☯ Beekeeping Tip # 14


Beekeeping Tip #14

Hive Inspections

When making your inspections you are looking for a number of indicators to tell you about your hive. You want to see eggs to tell you the hive is queen right. The population should be consistent with the time of year. The types of bees should mainly be the workers.

All  these things indicate a growing (or dying) hive. But you should also be looking at the health of your hive. Hives can get sick and there are a number of symptoms to be aware of. This tip is not to go over all the diseases that may affect the hive! Rather, I want to give you one good indicator to look for that the hive is in overall good health.

Inspecting a colony

Hive Health

The main driver of the hive aside from the queen is the brood. A  hive should have eggs, open larvae and capped brood. I raise hygienic queens so looking at a frame of capped brood for pattern is no longer a good indicator. We need to pull frames of open larvae to assess good brood pattern. This is because hygienic queens will produce capped brood frames that may look "shotgun" in pattern. An open brood frame will show the true state of pattern before hygienics kick in.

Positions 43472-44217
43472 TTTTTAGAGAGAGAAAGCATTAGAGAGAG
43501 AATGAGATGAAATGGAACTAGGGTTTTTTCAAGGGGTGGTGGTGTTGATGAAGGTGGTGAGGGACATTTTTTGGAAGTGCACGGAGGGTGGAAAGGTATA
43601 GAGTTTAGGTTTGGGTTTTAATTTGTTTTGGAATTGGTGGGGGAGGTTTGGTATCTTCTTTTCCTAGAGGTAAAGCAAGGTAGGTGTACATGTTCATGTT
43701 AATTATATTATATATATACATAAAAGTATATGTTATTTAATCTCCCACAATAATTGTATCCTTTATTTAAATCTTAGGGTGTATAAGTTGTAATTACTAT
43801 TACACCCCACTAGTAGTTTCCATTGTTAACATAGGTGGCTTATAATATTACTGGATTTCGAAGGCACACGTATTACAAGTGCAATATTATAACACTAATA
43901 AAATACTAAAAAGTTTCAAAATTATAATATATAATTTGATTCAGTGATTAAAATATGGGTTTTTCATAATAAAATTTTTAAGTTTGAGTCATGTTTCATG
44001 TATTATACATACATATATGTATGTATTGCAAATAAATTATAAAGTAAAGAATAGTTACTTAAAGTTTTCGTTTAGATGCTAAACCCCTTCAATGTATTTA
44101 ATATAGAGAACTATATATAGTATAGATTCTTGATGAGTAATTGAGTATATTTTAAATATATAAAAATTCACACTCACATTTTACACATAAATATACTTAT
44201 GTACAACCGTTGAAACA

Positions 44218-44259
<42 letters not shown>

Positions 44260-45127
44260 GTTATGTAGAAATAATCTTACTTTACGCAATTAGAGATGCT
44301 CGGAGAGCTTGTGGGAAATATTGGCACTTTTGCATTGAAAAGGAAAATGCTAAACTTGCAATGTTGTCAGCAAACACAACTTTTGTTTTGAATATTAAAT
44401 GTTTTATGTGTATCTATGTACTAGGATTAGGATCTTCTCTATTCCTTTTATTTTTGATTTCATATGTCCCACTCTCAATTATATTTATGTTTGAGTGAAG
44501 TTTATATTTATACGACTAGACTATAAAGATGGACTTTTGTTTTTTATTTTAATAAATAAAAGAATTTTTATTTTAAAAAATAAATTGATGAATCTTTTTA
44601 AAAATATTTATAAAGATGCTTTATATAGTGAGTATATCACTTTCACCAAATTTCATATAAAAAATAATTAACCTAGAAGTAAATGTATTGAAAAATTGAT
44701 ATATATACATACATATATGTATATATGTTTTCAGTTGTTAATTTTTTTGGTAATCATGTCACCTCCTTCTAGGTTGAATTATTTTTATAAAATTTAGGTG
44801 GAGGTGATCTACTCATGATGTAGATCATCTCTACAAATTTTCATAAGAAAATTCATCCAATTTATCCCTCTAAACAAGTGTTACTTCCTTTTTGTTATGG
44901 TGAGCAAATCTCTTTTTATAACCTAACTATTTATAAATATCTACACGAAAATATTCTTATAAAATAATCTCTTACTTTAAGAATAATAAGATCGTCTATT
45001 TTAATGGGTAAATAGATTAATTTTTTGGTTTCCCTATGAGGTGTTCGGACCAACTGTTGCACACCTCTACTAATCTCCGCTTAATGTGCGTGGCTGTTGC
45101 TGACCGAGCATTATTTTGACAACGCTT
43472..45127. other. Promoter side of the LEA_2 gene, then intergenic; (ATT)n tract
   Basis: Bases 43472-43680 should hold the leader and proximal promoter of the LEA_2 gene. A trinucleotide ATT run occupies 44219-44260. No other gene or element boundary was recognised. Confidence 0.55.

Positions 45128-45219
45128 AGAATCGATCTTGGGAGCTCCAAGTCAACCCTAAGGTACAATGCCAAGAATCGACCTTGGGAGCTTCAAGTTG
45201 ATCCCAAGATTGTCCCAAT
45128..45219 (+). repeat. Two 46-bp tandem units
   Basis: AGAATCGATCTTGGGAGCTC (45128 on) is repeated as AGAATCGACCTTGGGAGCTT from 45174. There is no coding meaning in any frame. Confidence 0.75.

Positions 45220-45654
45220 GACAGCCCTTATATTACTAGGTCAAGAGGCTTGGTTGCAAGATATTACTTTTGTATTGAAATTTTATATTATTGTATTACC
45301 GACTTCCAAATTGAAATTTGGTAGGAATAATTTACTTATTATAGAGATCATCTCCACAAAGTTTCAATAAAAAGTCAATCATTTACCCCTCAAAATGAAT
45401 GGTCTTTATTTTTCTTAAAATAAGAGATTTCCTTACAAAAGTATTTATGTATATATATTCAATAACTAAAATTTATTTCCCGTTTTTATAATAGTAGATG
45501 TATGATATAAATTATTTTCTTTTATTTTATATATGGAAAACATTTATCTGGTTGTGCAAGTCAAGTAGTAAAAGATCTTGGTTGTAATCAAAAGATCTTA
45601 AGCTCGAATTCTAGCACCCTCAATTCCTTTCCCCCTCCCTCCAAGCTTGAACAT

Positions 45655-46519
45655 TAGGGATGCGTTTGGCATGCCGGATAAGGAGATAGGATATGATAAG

Once you have the frame of open brood out this is where you can assess overall health. The open larvae should appear to be pearly white.

Bee Diseases

Most bee diseases such as AFB, EFB, chalkbrood, sacbrood etc. begin with sick larvae. Color changes from tans and yellows to black indicate sick hives. The larvae may look collapsed, gooey or dried. There is even a sickness caused by a poisonous nectar that turns the brood blue(ish)! 

Capped brood

Healthy larvae

Pearly White

So if you want to remember one thing over everything about bee diseases it should be these two words;


If your larvae is any other color then you may have the beginnings of a problem. Noticing it soon enough gives you a chance to turn things around.